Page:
the litigation. Any company which lacks funds always has the possibility that its shareholders (or its creditors) may choose to provide further funding for a whole range of reasons not confined to potential litigation. Commercial judgment will often lead to parties with a direct interest in a particular enterprise investing further sums. There is therefore, in my view, a substantial difference between a party who already has an indirect link to the impecunious party and who has therefore, already got an indirect interest in the relevant litigation on the one hand, and a party with no such prior link who simply buys into the litigation on the other hand. A party in the position of [the funder] must be aware that shareholders in or others with an indirect interest in Thema may well chose to fund … to enable it to pursue litigation which is in Thema’s interest but which will also, potentially, indirectly benefit them by increasing the value of the shareholding in Thema or permitting Thema to pay its lawful obligations”. However, in the Persona case, the funder was held not have a sufficient connection with the plaintiff and the single issue which arose was whether a professional funding agreement was contrary to public policy and, therefore, champertous. The court had particular regard to the obsolete reasons advanced by Lord Denning in ruling against a third-party funding arrangement in Trepca Mines Limited [No. 2] [1963] CH.199, when he stated: “The reasons why the common law condemns champerty is because the abuses to which it may give rise. The common law fears that the champertous maintainer might be tempted, for his own personal gain, to inflame the damages, to supress evidence, or even to suborn witnesses. These fears may be exaggerated; but be that so or not, the law for centuries had declared champerty to be unlawful and we cannot do otherwise than enforce the law”. The court noted that this statement was approved by Mr Justice Lynch in O’Keeffe v Scales [1998] 1 I.R. 290, when he held “a person who assists another to maintain or defend proceedings without having a bona fide interest independent of that other person in the prosecution or defence of those proceedings acts unlawfully and contrary to public policy and cannot enforce an agreement with that other person for any form of benefit.”.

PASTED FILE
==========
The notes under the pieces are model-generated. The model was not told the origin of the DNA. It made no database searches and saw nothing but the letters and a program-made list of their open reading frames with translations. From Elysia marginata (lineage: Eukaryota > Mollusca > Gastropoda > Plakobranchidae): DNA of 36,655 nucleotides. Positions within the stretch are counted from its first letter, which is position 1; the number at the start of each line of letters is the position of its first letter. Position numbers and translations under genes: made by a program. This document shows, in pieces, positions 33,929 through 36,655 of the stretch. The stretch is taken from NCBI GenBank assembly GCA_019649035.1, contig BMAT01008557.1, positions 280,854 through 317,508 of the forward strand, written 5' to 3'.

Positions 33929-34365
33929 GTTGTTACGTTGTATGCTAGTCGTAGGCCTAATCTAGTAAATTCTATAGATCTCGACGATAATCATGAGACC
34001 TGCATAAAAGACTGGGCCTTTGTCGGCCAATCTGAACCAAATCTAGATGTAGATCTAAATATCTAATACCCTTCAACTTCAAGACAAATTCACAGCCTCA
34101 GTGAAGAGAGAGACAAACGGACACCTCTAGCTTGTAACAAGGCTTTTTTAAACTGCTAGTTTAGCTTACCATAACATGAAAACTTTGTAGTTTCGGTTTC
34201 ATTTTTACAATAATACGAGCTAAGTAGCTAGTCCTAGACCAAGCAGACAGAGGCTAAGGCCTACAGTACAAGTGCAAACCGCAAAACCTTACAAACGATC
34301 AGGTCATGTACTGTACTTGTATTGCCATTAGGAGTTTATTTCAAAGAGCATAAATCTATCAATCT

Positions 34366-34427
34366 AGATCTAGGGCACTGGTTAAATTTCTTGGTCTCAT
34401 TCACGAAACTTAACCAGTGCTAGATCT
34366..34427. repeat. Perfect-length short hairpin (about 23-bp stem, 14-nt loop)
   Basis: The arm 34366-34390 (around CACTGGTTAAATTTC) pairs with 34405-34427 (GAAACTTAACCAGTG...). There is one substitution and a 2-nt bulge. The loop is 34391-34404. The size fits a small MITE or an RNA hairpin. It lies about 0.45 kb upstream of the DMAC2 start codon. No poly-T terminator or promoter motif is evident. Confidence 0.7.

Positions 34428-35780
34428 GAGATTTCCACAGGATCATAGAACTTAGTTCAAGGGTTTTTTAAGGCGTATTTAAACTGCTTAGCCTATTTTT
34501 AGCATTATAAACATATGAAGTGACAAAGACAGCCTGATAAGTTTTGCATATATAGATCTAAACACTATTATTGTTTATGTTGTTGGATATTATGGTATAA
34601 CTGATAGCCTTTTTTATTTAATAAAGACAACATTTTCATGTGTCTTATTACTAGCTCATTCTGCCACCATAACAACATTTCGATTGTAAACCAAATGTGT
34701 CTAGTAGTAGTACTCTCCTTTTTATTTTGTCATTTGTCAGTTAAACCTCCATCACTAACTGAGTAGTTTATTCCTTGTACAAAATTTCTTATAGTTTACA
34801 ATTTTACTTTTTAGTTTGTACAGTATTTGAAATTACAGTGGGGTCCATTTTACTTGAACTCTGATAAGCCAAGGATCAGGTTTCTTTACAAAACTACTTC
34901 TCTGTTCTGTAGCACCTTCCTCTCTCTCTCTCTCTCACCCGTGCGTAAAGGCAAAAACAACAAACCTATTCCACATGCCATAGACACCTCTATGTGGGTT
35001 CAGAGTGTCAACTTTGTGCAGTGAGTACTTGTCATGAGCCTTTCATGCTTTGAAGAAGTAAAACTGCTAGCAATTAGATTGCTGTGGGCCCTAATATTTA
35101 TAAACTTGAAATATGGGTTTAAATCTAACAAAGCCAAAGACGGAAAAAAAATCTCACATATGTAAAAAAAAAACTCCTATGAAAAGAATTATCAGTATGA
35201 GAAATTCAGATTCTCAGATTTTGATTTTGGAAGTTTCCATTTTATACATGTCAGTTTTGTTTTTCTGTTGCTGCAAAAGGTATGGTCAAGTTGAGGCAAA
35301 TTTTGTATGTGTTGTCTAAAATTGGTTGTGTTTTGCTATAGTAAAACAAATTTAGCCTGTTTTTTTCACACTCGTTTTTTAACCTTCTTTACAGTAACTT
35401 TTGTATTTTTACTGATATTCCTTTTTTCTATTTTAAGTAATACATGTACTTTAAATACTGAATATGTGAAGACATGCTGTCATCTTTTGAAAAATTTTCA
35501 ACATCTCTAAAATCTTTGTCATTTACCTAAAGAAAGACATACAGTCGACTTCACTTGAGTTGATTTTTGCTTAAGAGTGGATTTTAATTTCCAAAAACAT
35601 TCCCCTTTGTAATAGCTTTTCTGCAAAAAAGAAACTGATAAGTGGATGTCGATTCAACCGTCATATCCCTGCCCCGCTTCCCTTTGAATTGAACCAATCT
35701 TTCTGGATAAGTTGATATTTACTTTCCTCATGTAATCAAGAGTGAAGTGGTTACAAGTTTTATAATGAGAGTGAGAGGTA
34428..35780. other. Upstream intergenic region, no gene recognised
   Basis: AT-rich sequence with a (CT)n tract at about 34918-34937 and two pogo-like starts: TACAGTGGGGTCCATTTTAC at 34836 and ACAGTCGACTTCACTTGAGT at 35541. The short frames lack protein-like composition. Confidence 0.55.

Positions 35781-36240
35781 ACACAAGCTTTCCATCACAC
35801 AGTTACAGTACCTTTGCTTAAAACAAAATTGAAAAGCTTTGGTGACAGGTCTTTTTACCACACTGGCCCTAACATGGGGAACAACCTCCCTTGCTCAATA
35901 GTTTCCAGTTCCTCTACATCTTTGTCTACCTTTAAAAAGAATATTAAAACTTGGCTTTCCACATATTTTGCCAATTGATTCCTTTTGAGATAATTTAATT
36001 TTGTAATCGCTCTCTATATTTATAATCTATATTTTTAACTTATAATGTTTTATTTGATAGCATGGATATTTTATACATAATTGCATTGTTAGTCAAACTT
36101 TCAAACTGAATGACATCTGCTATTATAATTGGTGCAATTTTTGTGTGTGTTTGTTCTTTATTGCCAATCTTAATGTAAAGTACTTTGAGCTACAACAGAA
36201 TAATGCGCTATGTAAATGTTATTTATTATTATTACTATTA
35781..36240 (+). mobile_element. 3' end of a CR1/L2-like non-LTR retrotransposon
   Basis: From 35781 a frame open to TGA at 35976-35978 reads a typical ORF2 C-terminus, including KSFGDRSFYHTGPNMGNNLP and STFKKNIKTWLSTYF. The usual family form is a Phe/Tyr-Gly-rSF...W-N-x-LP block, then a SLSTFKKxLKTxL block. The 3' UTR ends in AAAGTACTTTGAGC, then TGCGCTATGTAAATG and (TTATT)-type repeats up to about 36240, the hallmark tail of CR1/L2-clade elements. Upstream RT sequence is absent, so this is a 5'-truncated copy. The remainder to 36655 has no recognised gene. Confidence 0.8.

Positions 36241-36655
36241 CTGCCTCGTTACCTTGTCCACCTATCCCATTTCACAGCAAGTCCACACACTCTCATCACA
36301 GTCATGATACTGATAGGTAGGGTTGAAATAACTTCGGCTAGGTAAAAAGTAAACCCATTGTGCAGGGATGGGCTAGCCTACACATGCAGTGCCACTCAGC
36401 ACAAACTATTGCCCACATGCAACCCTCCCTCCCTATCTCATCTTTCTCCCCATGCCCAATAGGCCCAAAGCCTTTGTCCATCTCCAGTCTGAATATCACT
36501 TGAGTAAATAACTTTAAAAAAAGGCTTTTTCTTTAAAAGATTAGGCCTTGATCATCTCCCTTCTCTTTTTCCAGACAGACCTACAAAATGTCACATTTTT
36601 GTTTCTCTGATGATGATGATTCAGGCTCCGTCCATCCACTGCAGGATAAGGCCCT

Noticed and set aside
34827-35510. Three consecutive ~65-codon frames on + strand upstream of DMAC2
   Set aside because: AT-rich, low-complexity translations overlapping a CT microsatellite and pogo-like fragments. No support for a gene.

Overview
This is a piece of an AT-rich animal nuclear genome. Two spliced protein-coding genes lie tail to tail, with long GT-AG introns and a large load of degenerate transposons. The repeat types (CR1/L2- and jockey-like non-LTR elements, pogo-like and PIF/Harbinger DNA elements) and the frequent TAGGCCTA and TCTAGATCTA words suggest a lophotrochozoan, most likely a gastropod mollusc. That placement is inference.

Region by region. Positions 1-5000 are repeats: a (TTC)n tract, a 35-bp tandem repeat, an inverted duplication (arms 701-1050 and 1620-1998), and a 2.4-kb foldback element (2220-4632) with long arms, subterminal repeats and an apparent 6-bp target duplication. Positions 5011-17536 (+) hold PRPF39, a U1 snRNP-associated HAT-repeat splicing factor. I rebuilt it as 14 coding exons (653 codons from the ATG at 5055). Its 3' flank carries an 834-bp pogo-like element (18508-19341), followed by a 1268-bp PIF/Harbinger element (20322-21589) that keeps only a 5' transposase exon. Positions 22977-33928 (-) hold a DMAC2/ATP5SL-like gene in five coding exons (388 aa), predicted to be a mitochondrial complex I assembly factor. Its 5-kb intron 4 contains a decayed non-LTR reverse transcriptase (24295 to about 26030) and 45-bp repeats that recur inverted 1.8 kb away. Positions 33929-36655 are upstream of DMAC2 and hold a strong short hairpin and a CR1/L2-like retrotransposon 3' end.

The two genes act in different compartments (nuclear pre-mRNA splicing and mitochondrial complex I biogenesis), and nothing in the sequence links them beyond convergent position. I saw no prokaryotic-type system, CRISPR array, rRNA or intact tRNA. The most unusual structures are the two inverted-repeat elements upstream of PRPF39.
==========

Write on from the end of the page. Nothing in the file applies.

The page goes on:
In Persona, the court also recognised the recent judgment of Mr Justice Hogan in Greenclean Waste Management Limited v Maurice Leahy practising under the style and title of Maurice Leahy & Co Solicitors [No.2] [2014] IEHC 314, when the judge considered that the laws of maintenance and champerty must be viewed in accordance with modern ideas of property. In this case, Justice Hogan upheld the legality of After the Event (ATE) legal cost insurance. Ultimately, Thema and Greenclean were distinguished from the facts in Persona, whereby the Persona case involved an investment agreement by an unrelated third party with no legitimate interest in Persona. Accordingly, the court held that the investment agreement constituted a champertous agreement and thus the agreement was unlawful. In the conclusions of the Chief Justice, she stated her concern that if the case does not proceed, then the defendants and the third party (Michael Lowry TD) who vigorously opposed the funding arrangement, would be the beneficiaries of this ruling but in raising this concern, she offered an unconvincing option which throws the problem at practitioners when she stated: “There is a long history at the Bar and amongst solicitors, of taking cases on a “no foal no fee” basis. Many of those important cases have been taken in such circumstances. Or, perhaps an alternative route may be found whereby the litigation would cost less.”. But in circumstances where our laws also prohibit practitioners from sharing the fruits of any litigation with their client (admittedly with some justification), it is difficult to see how this suggestion can be regarded as a panacea. The issue of third-party funding litigation arises because of the cost of accessing justice. As Jeremy Bentham famously said in Defence of Usury; “so long as the expenses of seeking relief at law stands on its present footing (which is to say, it is expensive), the purpose of seeking that relief (i.e. funding), will of itself, independently of every other, afford sufficient ground for allowing any man, or every man, to borrow money on any terms on which he can obtain it”. For him, access to the courts is a right which the State should not stand in the way of. P